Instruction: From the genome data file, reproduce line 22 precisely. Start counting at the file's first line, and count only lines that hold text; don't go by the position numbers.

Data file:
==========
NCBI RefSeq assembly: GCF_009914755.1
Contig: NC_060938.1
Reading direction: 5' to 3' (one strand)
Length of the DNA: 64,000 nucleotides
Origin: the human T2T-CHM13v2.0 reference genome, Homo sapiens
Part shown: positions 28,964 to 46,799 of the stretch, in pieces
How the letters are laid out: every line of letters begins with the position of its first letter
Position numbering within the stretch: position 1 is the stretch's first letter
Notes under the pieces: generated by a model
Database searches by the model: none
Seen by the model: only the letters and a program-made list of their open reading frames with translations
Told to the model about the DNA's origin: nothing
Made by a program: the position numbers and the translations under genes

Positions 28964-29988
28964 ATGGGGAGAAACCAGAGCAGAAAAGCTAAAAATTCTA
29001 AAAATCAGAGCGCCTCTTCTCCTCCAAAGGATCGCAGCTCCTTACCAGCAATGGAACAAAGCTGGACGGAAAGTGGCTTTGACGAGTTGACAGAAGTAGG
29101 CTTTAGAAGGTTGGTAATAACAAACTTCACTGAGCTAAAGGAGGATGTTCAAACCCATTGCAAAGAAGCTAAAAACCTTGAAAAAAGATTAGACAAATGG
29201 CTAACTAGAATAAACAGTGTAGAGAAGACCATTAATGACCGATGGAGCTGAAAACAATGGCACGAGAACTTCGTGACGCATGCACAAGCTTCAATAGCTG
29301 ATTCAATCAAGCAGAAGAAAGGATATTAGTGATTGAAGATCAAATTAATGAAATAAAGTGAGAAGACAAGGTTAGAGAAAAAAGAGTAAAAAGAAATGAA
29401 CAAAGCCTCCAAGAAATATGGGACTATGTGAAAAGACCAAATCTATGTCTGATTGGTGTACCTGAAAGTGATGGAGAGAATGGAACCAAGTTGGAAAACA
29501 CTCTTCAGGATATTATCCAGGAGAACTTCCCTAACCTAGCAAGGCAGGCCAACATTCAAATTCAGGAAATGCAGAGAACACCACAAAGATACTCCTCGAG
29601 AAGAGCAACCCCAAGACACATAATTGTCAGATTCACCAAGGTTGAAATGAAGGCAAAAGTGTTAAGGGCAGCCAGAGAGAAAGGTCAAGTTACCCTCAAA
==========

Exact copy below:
29601 AAGAGCAACCCCAAGACACATAATTGTCAGATTCACCAAGGTTGAAATGAAGGCAAAAGTGTTAAGGGCAGCCAGAGAGAAAGGTCAAGTTACCCTCAAA